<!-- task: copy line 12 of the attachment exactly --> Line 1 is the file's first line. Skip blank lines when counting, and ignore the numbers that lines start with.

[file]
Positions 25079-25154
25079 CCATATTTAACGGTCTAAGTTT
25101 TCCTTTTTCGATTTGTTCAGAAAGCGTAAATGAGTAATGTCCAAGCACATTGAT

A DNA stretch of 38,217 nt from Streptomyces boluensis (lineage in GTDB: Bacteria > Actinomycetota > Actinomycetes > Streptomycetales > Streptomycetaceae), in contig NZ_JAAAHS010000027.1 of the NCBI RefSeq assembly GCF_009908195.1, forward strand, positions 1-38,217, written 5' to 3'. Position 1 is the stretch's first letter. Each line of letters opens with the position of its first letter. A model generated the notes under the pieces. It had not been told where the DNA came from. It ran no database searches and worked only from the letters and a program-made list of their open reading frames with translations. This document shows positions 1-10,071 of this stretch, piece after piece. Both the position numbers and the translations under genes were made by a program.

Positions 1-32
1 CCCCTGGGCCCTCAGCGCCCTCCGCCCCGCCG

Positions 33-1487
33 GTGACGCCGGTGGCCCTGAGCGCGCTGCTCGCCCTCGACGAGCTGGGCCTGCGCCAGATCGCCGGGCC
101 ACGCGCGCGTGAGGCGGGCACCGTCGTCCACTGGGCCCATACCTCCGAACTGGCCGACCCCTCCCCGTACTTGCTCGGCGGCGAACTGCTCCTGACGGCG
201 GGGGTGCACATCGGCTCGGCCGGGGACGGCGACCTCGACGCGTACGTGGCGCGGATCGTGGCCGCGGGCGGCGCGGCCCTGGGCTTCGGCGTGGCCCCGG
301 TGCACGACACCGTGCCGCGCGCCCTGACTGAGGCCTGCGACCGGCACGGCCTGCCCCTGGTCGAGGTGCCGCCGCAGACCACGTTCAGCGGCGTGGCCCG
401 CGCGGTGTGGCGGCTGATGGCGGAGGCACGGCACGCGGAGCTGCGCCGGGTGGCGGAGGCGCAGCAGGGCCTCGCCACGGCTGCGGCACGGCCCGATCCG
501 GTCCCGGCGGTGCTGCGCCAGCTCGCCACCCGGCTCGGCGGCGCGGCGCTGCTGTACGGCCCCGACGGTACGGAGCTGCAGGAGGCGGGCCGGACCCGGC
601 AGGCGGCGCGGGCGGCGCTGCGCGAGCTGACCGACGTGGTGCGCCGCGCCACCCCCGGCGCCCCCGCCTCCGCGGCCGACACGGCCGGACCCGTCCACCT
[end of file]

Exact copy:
401 CGCGGTGTGGCGGCTGATGGCGGAGGCACGGCACGCGGAGCTGCGCCGGGTGGCGGAGGCGCAGCAGGGCCTCGCCACGGCTGCGGCACGGCCCGATCCG